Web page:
Safe use of 802.1X wireless networks

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Wireless networks can be very convenient, providing Internet access at conferences, in coffee shops, motorway service stations, pubs and airports. However, some additional risks need to be considered before sending information ‘over the air’ as opposed to via fixed cables. For example:

  • Usernames and passwords may be stolen
  • Others may make use of wireless connections at our expense
  • Private information may be overheard by others.

Simple checks when connecting to a wireless network can reduce these risks to a level similar to a wired network, by making sure that the network connection is truly private and that the organisation providing it can be trusted. Using a wireless network without first checking it is trustworthy is rather like shouting your credit card number to a sales assistant across a shop full of complete strangers.

There are two ways to access a wireless network: web redirect systems rely wholly on the user to make all these checks, while with IEEE 802.1X additional software and certificates are pre-installed on the user’s computer so the computer can perform some of the checks.

Find out what to expect

If possible, find out in advance what wireless facilities exist at your destination. Conferences and hotels often include details of their networks in registration information or on signs around the building, while commercial and academic networks publish maps on websites, for example:

These will often identify the network provider and may also give additional information you can download, such as the SSID (Service Set Identifier) or certificates used to identify the network.

Check the identity of the network

View available networks

When you arrive at the location, use the Windows® ‘View Available Networks’ option to find the network that matches the information you have. For example, in a university or college that provides JANET eduroam, the SSID ‘eduroam’ suggests that this may be the right network. Genuine wireless network services should always have the beacon symbol next to them, not the card symbol that indicates another wireless computer.

Figure 2a: Check identity using Windows

Figure 2b: Check identity using Macintosh client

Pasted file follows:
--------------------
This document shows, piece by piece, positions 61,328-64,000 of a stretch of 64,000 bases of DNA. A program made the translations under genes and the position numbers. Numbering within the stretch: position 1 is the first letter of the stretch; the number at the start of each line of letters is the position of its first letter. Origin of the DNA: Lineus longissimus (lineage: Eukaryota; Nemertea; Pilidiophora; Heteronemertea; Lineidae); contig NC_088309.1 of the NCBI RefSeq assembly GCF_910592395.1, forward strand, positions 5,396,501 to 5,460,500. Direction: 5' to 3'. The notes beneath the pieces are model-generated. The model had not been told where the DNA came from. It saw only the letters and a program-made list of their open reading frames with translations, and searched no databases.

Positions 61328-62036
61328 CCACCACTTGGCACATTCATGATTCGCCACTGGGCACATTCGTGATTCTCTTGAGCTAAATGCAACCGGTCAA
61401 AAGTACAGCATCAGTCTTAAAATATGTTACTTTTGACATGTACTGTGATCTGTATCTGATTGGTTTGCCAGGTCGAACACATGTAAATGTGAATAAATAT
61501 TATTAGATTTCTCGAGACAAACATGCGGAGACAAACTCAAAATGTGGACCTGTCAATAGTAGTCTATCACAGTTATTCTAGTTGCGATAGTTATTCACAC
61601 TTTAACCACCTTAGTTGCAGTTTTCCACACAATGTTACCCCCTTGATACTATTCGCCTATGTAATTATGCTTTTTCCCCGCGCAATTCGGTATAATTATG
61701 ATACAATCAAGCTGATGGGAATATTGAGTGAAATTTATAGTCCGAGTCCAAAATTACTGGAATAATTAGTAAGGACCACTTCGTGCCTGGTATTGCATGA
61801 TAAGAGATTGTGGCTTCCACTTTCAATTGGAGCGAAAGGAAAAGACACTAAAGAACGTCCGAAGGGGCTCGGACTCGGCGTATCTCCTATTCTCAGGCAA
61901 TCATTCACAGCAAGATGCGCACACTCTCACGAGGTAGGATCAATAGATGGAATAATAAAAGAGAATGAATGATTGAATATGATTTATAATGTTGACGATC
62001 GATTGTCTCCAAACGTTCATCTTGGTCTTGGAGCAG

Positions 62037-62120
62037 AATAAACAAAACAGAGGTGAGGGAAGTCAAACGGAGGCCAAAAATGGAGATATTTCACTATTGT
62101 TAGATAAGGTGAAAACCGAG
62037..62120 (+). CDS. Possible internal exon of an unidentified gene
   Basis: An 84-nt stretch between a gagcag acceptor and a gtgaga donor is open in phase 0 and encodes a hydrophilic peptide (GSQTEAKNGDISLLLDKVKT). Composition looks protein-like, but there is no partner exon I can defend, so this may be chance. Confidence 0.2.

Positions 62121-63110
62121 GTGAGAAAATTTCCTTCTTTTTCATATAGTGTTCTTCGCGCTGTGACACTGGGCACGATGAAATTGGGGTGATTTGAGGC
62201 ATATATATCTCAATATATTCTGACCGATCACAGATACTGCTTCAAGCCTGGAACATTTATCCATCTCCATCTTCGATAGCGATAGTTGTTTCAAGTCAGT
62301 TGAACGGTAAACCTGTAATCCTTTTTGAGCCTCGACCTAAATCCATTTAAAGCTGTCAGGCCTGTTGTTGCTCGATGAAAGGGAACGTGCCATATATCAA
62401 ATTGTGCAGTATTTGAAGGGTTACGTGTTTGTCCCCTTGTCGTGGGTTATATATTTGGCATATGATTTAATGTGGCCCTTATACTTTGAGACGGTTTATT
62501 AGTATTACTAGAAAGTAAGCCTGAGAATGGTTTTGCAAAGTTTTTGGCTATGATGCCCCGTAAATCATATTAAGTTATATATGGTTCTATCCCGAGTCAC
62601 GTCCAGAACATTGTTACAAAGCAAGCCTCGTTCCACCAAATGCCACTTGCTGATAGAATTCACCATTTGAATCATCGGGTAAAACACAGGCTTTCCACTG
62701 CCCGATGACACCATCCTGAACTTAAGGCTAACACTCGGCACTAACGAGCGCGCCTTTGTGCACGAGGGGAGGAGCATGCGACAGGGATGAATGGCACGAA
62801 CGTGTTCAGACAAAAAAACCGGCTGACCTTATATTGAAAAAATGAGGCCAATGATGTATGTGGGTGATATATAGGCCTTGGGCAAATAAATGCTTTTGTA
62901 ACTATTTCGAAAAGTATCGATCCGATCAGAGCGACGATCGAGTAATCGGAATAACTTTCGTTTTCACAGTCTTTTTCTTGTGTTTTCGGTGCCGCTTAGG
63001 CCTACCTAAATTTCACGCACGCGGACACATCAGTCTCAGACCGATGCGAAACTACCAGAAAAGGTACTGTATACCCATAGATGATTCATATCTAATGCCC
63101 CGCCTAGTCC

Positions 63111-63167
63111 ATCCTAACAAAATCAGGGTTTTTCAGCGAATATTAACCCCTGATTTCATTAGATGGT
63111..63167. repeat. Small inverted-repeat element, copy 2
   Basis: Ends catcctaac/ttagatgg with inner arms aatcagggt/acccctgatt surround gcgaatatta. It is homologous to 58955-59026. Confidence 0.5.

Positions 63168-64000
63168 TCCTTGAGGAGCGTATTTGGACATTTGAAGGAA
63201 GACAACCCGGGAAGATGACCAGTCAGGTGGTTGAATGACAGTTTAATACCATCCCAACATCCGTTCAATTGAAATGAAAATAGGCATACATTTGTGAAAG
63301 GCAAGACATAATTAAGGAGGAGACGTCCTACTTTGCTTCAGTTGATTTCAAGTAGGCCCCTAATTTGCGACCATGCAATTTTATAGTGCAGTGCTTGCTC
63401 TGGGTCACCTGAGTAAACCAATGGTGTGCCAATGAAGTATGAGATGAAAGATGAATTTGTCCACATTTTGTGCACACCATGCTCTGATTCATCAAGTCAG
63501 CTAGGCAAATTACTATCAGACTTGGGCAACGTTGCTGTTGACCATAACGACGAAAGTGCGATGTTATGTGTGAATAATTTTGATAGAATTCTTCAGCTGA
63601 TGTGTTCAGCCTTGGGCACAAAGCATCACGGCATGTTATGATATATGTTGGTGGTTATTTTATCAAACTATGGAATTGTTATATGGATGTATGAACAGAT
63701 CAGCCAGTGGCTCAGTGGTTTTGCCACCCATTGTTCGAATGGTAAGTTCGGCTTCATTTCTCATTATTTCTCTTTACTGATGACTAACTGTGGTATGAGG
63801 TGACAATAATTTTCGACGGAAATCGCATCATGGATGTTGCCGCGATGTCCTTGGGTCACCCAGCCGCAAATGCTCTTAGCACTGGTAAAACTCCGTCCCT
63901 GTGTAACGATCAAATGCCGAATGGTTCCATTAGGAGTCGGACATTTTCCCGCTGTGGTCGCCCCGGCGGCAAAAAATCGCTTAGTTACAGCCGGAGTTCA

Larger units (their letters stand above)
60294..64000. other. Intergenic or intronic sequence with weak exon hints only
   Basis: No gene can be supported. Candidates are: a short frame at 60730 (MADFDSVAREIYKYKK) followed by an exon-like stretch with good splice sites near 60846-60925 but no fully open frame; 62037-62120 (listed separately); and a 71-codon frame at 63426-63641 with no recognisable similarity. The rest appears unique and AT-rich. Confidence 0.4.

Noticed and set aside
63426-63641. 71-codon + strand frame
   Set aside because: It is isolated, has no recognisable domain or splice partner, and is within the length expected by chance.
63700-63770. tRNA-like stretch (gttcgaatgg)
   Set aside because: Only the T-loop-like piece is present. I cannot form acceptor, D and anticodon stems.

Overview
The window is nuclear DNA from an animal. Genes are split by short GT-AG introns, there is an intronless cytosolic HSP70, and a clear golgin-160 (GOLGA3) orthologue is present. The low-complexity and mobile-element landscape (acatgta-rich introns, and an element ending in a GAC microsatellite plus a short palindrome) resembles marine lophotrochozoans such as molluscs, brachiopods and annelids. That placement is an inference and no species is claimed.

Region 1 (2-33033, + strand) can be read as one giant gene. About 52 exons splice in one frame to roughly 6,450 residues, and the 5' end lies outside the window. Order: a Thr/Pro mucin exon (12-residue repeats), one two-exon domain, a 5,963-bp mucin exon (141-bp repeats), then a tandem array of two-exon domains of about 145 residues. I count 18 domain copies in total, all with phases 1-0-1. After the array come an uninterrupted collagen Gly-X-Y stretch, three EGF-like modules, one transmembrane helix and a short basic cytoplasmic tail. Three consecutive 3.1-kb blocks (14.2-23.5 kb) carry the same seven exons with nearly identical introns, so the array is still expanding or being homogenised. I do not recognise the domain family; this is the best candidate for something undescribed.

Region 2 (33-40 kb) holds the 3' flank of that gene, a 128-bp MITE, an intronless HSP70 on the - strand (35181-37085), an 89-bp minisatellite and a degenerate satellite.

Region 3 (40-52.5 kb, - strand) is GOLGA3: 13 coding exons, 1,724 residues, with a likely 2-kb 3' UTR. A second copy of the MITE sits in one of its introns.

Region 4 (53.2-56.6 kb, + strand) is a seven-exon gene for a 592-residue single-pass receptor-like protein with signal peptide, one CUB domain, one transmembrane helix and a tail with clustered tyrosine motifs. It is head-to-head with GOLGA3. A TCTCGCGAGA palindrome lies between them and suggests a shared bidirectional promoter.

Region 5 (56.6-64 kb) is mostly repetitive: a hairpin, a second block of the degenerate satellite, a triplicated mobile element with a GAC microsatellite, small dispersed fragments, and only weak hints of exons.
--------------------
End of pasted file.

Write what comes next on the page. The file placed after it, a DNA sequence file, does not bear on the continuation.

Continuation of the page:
Check identity

When using 802.1X the same login window should appear every time you connect to a wireless network, wherever you are. You should ensure you know what this window looks like when you connect to the wireless network at your home institution. If the same window appears when you connect to another wireless network you can be confident that your login details will be protected. If a different window appears then you should assume you are connected to a web redirect network and either not enter your login details or, if you do, then first perform the full manual checks as described on the other version of this factsheet.

Ensure your information stays private

Remember that when you connect to a wireless network you are not protected by the security measures on your network at work. Your computer therefore needs to be able to protect itself. Use a personal firewall (such as ZoneAlarm®, Norton Personal Firewall™ or Windows® XP), keep up to date with security patches (Windows® Update and equivalents make this easy) and make sure you are not sharing any files or directories with the outside world. Anti-virus software is strongly recommended and must be kept up to date. If you notice anything strange while you are using a wireless network or afterwards, check with your home organisation in case it indicates a security problem.

Ensure your communications are private

Unless you take additional precautions, everything you send over a wireless network can be overheard by others. This may not matter for viewing public web pages, but if you are logging into any system or looking at private or personal information then this is not a risk you should take. If your organisation has a VPN (Virtual Private Network) server, using this will ensure that all your wireless communications are encrypted; otherwise you should only exchange private information with sites that provide their own encryption (for websites this is indicated by https:// at the start of the URL). If these precautions are not possible, it is much better to use the wireless network just for web browsing and wait until you are connected to a wired network, rather than risking your information and that of other people.

If a wireless network requires you to set up a temporary account, remember that this may not be as well-protected as your systems at work, so use a different username and password.

Staying safe

Finally, remember that not all threats are electronic – many security incidents are caused by laptops simply being stolen. Just because a wireless network exists does not mean that a location is safe to show off an expensive laptop or PDA.